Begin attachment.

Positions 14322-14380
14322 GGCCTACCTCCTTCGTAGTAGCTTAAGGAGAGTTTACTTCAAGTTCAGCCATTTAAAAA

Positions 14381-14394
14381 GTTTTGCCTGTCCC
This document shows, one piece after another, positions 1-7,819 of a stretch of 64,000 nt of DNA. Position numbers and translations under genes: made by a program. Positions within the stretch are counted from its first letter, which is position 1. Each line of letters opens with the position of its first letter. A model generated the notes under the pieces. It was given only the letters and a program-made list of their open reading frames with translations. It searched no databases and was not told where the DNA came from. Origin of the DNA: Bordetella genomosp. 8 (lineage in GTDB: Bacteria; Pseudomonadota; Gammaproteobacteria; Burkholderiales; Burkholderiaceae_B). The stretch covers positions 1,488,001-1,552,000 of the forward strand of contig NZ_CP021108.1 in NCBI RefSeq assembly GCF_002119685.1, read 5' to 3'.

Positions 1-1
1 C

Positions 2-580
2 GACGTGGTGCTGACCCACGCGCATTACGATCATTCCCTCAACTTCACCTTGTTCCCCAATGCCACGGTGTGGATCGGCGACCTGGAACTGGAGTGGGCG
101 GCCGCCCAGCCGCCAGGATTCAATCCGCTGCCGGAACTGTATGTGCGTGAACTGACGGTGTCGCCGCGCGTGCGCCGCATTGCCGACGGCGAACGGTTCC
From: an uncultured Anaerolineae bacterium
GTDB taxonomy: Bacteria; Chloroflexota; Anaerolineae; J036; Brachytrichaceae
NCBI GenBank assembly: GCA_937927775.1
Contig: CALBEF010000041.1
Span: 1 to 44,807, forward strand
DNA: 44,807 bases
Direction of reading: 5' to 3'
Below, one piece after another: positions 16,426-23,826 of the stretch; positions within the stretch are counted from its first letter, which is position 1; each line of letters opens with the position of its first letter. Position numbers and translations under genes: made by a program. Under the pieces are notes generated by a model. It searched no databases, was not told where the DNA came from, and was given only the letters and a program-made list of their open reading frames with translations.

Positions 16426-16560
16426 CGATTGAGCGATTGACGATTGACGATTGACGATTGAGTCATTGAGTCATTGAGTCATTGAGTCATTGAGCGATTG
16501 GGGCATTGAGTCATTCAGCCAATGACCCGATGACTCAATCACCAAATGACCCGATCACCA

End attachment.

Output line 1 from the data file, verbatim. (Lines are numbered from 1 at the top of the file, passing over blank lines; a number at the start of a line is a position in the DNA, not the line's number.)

Positions 14322-14380